Quin Snyder hasn’t played in his hometown of Seattle in a while, and he hasn’t coached there either, but that doesn’t mean he has forgotten about it.
Snyder has created a link between Missouri and the basketball of the Pacific Northwest. Snyder and the No. 3 Tigers will strengthen the connection when they play No. 17 Gonzaga at 1:30 p.m. Saturday in Seattle.
“It’s a natural fit in the Northwest with me being from Seattle,” Snyder said.
Snyder grew up in Mercer Island, a Seattle suburb, and had a successful high school career. He was the first Washington player named a McDonald’s High School All-American.
When Snyder became the coach of the Tigers in 1999, he said he wanted to consistently recruit in the region and take advantage of his knowledge of the area.
“Anytime you know an area or grow up there, you know the schools that the players go to,” Snyder said. “You know the people that are playing. You know the coaches. That familiarity makes your job easier at the beginning. I think ultimately, the fit has to be right. If that (familiarity) can get you in the door, that’s a good thing.”
His first efforts
Although his initial efforts did not yield any recruits, Snyder said he did not worry because he was building relationships with area high schools. Missouri reaped its first benefit from those relationships when freshman Thomas Gardner signed with the Tigers.
Although the Pacific Northwest often does not receive as much media coverage as other parts of the country, Gardner said there is a strong basketball environment.
“It’s very underrated,” Gardner said. “We don’t get as much of a look or hype as the East coast or the South, but I think that’s kind of good for us. It’s kind of a diamond in the rough.
“That’s something that helped me. People didn’t really know about me. That motivated me.”
Gardner hails from Portland, Ore., which is less than three hours away from Seattle. Gardner had an excellent high school career, and he averaged 24.6 points as a senior at Jefferson High.
If his college career goes well, Gardner can be included with a group of successful players that also call the Pacific Northwest home. The list includes NBA players Luke Ridnour, Jason Terry, Curtis Borchardt and Gary Payton, a future Hall of Famer.
Missouri guard Brian Dailey, a Samammish, Wash., native, said he follows players who come from the region.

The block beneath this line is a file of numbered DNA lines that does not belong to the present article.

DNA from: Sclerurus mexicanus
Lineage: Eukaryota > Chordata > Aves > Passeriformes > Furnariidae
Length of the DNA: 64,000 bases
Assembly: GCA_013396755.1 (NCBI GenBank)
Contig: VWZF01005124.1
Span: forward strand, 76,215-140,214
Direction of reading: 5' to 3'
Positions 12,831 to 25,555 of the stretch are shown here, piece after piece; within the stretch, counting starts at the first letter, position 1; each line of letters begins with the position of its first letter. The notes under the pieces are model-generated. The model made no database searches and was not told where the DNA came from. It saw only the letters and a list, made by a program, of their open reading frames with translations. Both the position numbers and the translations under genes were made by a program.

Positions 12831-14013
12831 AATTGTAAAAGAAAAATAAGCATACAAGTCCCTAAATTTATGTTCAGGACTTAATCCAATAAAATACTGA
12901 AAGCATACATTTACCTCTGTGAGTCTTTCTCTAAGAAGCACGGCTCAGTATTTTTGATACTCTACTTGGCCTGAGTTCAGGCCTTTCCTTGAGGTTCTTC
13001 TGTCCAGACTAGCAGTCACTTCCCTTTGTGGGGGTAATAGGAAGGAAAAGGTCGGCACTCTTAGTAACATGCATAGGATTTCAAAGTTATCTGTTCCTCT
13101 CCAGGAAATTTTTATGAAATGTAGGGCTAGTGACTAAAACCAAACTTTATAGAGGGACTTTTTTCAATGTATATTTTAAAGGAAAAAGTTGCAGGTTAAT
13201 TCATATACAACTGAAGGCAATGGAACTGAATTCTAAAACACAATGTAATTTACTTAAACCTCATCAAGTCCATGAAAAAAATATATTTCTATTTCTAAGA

“Around my area, I’d say (the basketball culture is) die-hard,” Dailey said. “We play all the time.
“To me, the Northwest is a huge (source of players). I think if you look at the NBA, a lot of the points guards have come from the Northwest, come from the Pac-10, West Coast.”
Dailey said he recognized this trend because he once was a point guard. So was Snyder.
Snyder's college career
Snyder moved to Duke after his high school career, where he played for four years, including two as a starter.
In college, Snyder had a 1-1 record in games in Seattle. He made his first return to the region when he played at Washington on Jan. 3, 1989. The senior co-captain helped the Blue Devils to an 87-61 win.
Later that season, the Blue Devils returned to Seattle for the Final Four but lost to Seton Hall in the National Semifinal 95-78. Snyder had eight points on 3-of-10 shooting.
Snyder focused on present
Snyder’s coaching career also has been intertwined with the Pacific Northwest. Many thought he was a primary candidate to fill the coaching vacancy at Washington after the 2001-02 season. Snyder met with Barbara Hedges, the Huskies’ athletic director, but Snyder removed his name from consideration on March 31, 2002.
None of his past, though, will be on his mind when Snyder makes his coaching debut in his hometown against Gonzaga. Snyder said the trip presents a good opportunity to visit with friends and family, but those visits are a secondary objective.
“This is a business trip for me,” Snyder said. “I’m going to prepare the same way I always do. In the back of your mind, it’s always nice to see friends and family, hopefully on Saturday afternoon with a win.”